It has become broadly accepted that controlling the spread of small arms is vital in establishing genuine, practical human security. The multiple dimensions of the problem range beyond the confines of arms control and disarmament - this problem is essentially a humanitarian concern. The approaches to small arms control are illustrated by the variety of initiatives undertaken in the last few years. These include, for example, disarmament of former combatants, women's initiatives in arms collection, related
developmental activities and the fight against transnational organized crime.

As we are going to press, the first Prep Com for the United Nations Conference on the Illicit Trade in Small Arms and Light Weapons in All Its Aspects has just ended in New York. Many significant decisions, including the Conference's dates, venue and the role of NGOs were not agreed upon at this meeting and have been left for the next Prep Com (in January 2001). These differences, coupled with basic disagreements on the purpose of the Conference, suggest that a deeper examination of the subject is timely. For this issue of Disarmament Forum we take a closer look at many of the recent national and international initiatives to control small arms, provide an overview of where such activities stand and discuss the prospects for controlling small arms. The authors focus on what approaches are needed and how to operationalize them, for example in the context of international negotiations and regional measures. Additionally, pages 59-67 include an up-to-date bibliography of articles concerning these topics. We hope that the views and resources expressed herein encourage new thinking and focus, as well as illuminate possible avenues of future co-operation.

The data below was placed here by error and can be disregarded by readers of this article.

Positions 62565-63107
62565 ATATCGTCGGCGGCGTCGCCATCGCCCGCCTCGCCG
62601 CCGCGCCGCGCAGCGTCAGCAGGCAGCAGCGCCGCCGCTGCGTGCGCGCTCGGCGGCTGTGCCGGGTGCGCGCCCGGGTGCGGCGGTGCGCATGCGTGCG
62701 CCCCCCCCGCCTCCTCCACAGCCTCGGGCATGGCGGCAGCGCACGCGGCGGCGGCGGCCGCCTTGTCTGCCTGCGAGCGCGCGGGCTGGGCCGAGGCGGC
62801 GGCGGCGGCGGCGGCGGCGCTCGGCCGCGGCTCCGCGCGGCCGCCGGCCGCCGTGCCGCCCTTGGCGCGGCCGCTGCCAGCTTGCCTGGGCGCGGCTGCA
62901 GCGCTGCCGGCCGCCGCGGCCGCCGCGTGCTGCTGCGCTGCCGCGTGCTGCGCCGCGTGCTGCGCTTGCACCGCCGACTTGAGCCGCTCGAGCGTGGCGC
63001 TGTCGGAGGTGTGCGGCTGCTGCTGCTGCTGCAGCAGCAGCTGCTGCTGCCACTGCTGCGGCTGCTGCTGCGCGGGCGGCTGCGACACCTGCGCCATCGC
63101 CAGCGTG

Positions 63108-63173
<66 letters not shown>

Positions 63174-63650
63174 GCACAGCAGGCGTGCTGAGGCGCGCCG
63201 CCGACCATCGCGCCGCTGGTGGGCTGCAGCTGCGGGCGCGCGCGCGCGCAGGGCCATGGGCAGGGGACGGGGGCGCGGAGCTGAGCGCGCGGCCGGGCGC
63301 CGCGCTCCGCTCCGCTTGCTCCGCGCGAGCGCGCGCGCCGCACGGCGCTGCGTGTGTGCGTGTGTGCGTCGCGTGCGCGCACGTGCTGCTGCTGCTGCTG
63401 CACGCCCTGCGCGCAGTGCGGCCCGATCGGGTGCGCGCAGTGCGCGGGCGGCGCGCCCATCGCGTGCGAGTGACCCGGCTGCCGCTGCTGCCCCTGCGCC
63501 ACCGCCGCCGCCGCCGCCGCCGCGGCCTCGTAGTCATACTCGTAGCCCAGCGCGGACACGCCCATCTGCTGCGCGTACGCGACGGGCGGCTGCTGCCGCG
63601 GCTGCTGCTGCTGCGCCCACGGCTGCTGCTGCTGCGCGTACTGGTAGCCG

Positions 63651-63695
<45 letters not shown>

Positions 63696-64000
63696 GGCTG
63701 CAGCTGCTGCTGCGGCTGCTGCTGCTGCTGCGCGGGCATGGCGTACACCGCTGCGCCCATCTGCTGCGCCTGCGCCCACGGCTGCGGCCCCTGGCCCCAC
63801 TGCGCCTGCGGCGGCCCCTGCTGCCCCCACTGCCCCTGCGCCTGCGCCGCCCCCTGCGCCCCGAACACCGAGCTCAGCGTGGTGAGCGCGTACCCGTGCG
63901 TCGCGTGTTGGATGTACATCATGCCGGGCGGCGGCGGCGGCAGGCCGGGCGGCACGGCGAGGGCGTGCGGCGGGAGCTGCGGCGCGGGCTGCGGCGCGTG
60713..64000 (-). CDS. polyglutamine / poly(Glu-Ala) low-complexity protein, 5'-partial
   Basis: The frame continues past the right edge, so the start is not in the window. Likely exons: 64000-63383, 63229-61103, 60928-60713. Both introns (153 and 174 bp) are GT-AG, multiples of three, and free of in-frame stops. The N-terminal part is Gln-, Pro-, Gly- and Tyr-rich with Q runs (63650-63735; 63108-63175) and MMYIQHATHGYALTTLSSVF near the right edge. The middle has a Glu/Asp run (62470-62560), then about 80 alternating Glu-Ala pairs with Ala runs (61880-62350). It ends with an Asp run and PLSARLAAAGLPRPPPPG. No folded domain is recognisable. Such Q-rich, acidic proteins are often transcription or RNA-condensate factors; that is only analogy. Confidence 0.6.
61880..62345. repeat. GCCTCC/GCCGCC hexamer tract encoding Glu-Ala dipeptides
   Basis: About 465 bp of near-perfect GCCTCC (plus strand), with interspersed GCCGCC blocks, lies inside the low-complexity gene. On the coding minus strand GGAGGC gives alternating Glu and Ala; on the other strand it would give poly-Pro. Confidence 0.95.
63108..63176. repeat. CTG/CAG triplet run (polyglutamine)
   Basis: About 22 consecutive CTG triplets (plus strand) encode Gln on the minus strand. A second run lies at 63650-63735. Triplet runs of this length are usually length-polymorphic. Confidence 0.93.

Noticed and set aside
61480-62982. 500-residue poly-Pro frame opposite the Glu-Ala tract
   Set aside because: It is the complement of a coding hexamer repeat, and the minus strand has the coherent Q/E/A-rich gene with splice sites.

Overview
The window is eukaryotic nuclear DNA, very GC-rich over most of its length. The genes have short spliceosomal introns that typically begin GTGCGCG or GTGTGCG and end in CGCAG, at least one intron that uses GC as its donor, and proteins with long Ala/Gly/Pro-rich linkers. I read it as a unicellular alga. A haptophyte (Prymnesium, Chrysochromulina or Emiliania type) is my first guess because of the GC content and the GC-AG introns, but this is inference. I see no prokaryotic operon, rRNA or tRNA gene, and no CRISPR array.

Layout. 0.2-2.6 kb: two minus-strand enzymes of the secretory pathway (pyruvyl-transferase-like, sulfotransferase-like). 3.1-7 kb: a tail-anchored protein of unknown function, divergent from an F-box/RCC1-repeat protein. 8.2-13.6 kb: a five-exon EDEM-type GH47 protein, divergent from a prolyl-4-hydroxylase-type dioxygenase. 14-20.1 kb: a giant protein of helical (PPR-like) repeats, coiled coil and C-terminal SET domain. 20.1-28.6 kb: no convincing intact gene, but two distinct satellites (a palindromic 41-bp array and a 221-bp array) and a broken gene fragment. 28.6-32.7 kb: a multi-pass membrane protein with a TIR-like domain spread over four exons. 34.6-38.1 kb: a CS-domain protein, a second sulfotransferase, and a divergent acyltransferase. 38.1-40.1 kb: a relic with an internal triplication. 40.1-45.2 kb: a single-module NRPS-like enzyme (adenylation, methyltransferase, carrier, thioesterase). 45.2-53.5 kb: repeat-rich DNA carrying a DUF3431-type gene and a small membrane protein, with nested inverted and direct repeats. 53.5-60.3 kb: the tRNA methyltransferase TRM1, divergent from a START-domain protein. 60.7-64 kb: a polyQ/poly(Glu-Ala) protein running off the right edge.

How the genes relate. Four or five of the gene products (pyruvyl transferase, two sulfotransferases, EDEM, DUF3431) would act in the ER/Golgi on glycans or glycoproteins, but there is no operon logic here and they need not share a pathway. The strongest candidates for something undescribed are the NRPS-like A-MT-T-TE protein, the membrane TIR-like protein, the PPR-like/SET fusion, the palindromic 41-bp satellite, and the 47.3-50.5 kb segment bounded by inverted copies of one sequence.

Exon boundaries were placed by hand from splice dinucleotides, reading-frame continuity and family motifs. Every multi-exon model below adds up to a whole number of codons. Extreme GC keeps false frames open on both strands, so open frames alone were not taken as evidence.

Citation: Kerstin Vignard (ed.) (2000). "Disarmament Forum: Small Arms Control: The Need for Coordination", UNIDIR, Geneva.

Disponible aussi en français.


  • Editor’s note, Kerstin Hoffman
  • Special Comment, Alpha Oumar Konaré, President of the Republic of Mali
  • Negotiating Small Arms Restraint: The Boldest Frontier for Disarmament? Aaron Karp
  • Working Where it Hurts: Perspectives from the Field on Small Arms Demand, David Atwood & David Jackman
  • United Nations Contributions to the Process, David Biggs
  • The 2001 Conference — Breaking Out of the Arms Control Framework, Chris Smith
  • National Policies and Regional Agreements on Arms Exports, Ian Anthony
  • Light Weapons Bibliography and Resource List, compiled by Joshua Margolin
  • The Ottawa Process: Nine-Day Wonder or a New Model for Disarmament Negotiations? Maurice Bleicher
  • Examining the Discourse on Nuclear Weapons, Roya Ghafele Bashi
  • UNIDIR Activities
  • Publications